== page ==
‘There’s no way this is OK:’ UK students mourn loss of over 200 trees on-campus

Laser-cut trees reading “Save the Trees” were handed to participants during the Tree Funeral near the Kirwan-Blanding complex on UK’s campus on Friday, Feb. 21, 2020.

Emily Laytham

Dozens of students gathered below the Kirwan-Blanding Towers on Friday afternoon to mourn the clear cutting of over 200 trees on UK’s south campus.

Of 242 trees that dotted the grounds surrounding the decades-old towers last week, only 11 will remain after the demolition, according to Claire Hilbrecht, the organizer of the Tree Funeral.

“UK administrators have failed in their commitment to us and to the environment,” Hilbrecht, a junior natural resources and environmental science major, said during a speech. “They have prioritized quick and cheap development practices over ecological considerations.”

Hillbrecht’s speech occurred over the din of active demolition crews preparing for the Towers’ impending removal. Those in attendance – mostly students – held signs from recycled materials and distributed laser-cut wooden trees reading “Save the Trees.”

Madison Moreno, a junior natural resources and environmental science major in attendance, said she was “blindsided” by the tree removal. Moreno “had no clue” about the university’s plans until she was shown a photo of the dirt mounds and construction left in the demolition’s wake.

“I felt like I wanted to chain myself to a tree at that point. Like, there’s no way this is OK,” Moreno said.

Although dubbed a funeral, the event largely focused on the future.

 “We didn’t want (the event) to be something like, ‘oh wow, it’s so sad that the trees got cut down’ – and then no action is taken about it,” Hilbrecht told the Kernel. “We’re actually very upset about what happened and knew there should be a call to action.”

Several attendees signed up to remain informed about “what the next steps are” to address the clearcutting, according to Hilbrecht. Although those next steps have yet to be hammered out, Hillbrecht said she personally hopes to see better communication between UK administration and students.

In December, Executive Vice President for Finance and Administration Eric Monday announced that the complex surrounding Kirwan-Blanding would be transformed into a new greenspace. In a UKNow release, Monday said that UK “would preserve the allée of trees that makes that area of campus so distinct.”

But Friday’s funeral-goers believe UK has done the very opposite.

“(UK should have) had a more sustainable way to go about this, instead of cutting down 231 trees, leaving 11,” Moreno said. “They said ‘we’re going to try to preserve as many as possible.’ That’s not as many as possible. There’s no way.”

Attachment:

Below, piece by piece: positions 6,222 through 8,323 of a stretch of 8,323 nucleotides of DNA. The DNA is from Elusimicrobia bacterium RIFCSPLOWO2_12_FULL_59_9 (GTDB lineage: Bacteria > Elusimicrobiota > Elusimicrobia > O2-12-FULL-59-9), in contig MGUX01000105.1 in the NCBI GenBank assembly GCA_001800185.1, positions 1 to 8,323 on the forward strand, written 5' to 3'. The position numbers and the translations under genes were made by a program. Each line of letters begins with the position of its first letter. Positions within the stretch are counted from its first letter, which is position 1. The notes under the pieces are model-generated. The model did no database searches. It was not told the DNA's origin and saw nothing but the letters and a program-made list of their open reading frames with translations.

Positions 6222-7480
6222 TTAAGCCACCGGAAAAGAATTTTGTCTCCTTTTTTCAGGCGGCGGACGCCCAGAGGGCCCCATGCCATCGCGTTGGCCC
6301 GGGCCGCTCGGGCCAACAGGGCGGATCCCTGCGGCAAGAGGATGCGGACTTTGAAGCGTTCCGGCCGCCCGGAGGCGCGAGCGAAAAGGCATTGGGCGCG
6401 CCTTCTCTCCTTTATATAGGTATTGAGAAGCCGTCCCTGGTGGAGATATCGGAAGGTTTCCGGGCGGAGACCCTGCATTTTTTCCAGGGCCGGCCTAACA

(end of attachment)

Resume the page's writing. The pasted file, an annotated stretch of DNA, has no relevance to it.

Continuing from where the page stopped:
In an earlier statement to The Kernel, UK Spokesperson Jay Blanton said the university is honoring its commitment to tree preservation near Kirwan-Blanding.

“Indeed, we will be adding trees to this area. Our goal, moreover, is to enhance and add greenspace that will become a central gathering point for students and our campus community,” Blanton said.

Beth Ann Winebarger, a senior natural resources and environmental science major who attended the Tree Funeral, remains unconvinced.

“(The greenspace) sounds like a good idea, ideally, but the plan does not seem like it’s well-developed yet. There needs to be more work done to make it a truly effective and good greenspace to replace the space that was lost,” Winebarger said.

Hilbrecht said that the Kirwan-Blanding tree removal has largely occurred overnight – a fact that bothered several attendees.

Blanton did not confirm the timing of the clearcutting. He did, however, confirm that just over 200 trees are scheduled for removal in the complex surrounding the Towers over the coming weeks, and that over 100 have been removed thus far. He said 11 or 12 will remain in the space, while 3 will be transported to another spot on campus.

Blanton also reinforced that UK remains devoted to conserving a tree canopy on-campus.

“A demonstration of our commitment to this endeavor is that we’ve planted more than 500 (trees) in the last five years around campus,” Blanton said. “At the end of this process, we will plant more trees in this area than we will remove, while also preserving the two allées to which we committed. There is an extensive plan for tree planting for the new site (near Kirwan-Blanding).”

But Hilbrecht remains critical about UK’s actions thus far.

“This demolition should not have been done with such little care for ecological principles. UK administrators: We can do better,” Hilbrecht said. “To use the language of the administration: Let us finally make the University of Kentucky the University for Kentucky. And let’s start with the trees.”